7

As a complement to the answer provided by Francois Ziegler, I would add the first three paragraphs of Homological Algebra (1956), by Henri Cartan and Samuel Eilenberg: During the last decade the methods of algebraic topology have invaded extensively the domain of pure algebra, and initiated a number of internal revolutions. The purpose of this book is to ...

7

Grothendieck's familiarity with the categories predates Kansas. In 1948-1949 he attended Séminaire Cartan at École Normale Supérieure, where he "took the liberty of speaking to Cartan, as if to his equal" (Cerf's obituary). That would be Henri Cartan, the agebraic topologist, he is the son of Eli Cartan known for his contributions to Lie group theory and ...

6

From the Earliest Known Uses of Some of the Words of Mathematics site : PENCIL OF LINES. Desargues coined the term ordonnance de lignes, which is translated an order of lines or a pencil of lines [James A. Landau]. Boyer's A History of Mathematics (1968, p. 396) also attributes this terminology to Desargues. From the section on Blaise Pascal, when ...

6

The use of étale predates SGA, and "spread out" fits Grothendieck’s idea of all-encompassing topos, "vast" and "slack", better than usual, as these things go. The name of étale morphisms derives from that. Also, French étaler comes from old French estal, which meant position/place, same as Greek topos, although it is unclear if that was intended too. See ...

5

The answer to the title question is Poincaré, in the very note Sur l’Analysis situs (1892) where he first introduced the fundamental group. Cf. the description by “Saint-Gervais”: Now Poincaré gives his definition of the fundamental group. To this end he starts by almost copying his 1883 article which we have just discussed. But now he introduces a group! ...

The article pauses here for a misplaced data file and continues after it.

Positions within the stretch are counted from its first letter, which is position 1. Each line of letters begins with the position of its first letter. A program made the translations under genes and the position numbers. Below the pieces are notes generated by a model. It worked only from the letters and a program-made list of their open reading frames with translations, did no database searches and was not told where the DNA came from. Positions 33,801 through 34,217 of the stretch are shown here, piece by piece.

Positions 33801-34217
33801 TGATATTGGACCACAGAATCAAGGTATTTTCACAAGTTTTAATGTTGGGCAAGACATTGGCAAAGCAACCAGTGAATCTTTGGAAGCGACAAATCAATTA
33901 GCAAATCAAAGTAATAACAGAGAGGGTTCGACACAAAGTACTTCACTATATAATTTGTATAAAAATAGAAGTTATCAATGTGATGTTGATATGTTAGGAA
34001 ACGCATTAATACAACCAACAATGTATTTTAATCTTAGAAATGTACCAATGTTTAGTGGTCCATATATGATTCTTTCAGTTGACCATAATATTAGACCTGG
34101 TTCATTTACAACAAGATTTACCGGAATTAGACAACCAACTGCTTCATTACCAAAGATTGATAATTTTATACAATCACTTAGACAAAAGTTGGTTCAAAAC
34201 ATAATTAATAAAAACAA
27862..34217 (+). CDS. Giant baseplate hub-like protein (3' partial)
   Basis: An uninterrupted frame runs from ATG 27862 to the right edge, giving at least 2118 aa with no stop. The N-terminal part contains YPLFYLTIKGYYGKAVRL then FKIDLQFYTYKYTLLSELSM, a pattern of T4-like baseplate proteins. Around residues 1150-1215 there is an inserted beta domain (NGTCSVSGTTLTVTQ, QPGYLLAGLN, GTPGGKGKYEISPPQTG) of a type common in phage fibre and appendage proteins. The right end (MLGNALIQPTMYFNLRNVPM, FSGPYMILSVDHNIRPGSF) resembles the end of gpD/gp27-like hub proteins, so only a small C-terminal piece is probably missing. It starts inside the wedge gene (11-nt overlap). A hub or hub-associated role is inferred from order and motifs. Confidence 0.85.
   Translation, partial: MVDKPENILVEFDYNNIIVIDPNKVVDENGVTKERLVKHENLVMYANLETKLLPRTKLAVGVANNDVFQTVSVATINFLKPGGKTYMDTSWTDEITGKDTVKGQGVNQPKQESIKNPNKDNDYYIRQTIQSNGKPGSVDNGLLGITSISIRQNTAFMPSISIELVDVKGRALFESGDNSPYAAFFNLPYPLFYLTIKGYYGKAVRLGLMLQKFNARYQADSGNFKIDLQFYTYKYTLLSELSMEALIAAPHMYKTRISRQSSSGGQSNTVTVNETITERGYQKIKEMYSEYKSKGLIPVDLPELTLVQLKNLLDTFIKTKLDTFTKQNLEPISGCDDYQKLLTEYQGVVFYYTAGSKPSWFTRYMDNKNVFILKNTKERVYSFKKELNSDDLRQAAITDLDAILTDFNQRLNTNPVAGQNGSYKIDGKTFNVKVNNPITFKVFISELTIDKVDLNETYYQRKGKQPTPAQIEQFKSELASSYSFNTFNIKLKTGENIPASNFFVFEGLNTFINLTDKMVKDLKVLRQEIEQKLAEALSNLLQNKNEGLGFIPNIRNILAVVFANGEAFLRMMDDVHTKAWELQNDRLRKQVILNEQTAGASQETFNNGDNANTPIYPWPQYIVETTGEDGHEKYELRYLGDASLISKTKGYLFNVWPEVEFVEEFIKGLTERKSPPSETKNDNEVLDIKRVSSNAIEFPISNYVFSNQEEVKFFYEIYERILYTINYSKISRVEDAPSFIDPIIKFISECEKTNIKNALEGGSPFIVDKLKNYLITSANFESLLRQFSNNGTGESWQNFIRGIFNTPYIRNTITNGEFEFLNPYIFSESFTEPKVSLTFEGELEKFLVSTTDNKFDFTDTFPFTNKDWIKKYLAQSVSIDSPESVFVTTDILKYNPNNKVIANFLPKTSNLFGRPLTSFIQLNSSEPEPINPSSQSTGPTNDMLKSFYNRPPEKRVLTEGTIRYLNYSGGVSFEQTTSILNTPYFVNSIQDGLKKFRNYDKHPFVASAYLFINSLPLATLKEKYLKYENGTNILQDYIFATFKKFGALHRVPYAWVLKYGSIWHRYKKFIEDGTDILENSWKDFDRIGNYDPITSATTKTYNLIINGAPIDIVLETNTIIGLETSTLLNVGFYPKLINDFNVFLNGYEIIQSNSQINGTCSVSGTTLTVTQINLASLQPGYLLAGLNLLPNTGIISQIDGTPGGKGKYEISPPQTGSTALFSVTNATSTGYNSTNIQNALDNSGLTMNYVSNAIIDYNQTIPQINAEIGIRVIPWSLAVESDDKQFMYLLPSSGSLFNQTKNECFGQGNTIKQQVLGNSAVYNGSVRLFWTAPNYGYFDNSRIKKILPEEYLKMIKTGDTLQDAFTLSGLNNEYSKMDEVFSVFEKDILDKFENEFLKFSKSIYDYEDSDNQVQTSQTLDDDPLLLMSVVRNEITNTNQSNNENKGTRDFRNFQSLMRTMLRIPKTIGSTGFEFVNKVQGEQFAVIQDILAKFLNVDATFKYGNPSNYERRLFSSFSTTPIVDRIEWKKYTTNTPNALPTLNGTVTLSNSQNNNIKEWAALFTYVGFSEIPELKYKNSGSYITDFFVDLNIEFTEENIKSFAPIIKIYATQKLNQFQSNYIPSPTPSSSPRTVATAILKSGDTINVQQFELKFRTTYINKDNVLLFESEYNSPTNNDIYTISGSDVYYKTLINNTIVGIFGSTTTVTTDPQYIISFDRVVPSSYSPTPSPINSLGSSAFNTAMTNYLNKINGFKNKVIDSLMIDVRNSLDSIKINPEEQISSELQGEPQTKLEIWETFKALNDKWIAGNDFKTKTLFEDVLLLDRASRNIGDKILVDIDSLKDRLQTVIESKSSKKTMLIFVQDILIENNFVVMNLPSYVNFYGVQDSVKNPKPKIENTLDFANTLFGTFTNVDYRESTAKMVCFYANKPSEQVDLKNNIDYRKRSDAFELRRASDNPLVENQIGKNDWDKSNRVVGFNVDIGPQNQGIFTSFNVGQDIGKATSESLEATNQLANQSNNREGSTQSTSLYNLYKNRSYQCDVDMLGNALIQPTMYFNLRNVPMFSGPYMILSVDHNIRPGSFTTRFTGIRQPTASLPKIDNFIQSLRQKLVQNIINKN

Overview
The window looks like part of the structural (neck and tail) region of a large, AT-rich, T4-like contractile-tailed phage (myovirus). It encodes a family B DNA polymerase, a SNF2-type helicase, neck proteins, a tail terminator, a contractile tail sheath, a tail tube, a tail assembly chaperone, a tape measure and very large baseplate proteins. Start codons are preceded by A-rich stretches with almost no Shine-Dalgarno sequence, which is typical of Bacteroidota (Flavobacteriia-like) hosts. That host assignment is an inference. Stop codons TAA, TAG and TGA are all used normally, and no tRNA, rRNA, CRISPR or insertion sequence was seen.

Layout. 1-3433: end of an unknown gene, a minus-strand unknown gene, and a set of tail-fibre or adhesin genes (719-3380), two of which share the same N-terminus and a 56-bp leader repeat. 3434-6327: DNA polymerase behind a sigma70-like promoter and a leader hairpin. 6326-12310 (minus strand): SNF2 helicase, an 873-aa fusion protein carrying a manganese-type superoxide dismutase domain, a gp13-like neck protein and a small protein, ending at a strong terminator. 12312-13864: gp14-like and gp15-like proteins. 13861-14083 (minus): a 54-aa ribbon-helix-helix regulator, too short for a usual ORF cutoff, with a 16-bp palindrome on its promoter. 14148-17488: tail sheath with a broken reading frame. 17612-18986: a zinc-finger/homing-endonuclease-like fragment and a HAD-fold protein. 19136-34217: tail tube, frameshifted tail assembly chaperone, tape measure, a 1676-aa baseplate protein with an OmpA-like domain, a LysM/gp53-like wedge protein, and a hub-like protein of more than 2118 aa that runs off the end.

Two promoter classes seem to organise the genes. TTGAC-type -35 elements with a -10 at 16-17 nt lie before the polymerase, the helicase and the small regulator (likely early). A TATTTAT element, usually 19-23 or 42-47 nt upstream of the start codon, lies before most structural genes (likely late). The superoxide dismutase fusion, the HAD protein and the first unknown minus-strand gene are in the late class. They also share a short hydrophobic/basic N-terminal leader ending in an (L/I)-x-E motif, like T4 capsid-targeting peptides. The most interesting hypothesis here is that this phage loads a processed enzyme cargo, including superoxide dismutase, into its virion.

5

“A story says that in a Paris café around 1955 Grothendieck asked his friends “what is a scheme?” The very first time the word “schéma” was uttered, in Paris, at an official seminar talk, was during the Cartan seminar of 1955/56 on algebraic geometry. The lecturer was Claude Chevalley, and the date was december 12th 1955. http://www.neverendingbooks.org/...

5

A canonical reference on this is Dieudonne's History of Algebraic Geometry. An abridged version Historical Development of Algebraic Geometry is freely available, see also Easton's slides. Let me make a general comment first. When we wonder "however did someone first connect these two [modern ideas]?" we tacitly presuppose that they were always separately ...

4

The idea is usually attributed to Dedekind and Weber in Theorie der algebraischen Functionen einer Veränderlichen (1882): [1, 2, 3, 4, 5,...].

4

"The way to understand a mathematical problem is to express it in the mathematical world natural to it -that is, in the topos natural to it. Each topos has a natural cohomology, simply taking the category of abelian groups in that topos as the category of sheaves. The cohomology of that topos may solve the problem. In outline: 1) Find the natural world for ...

4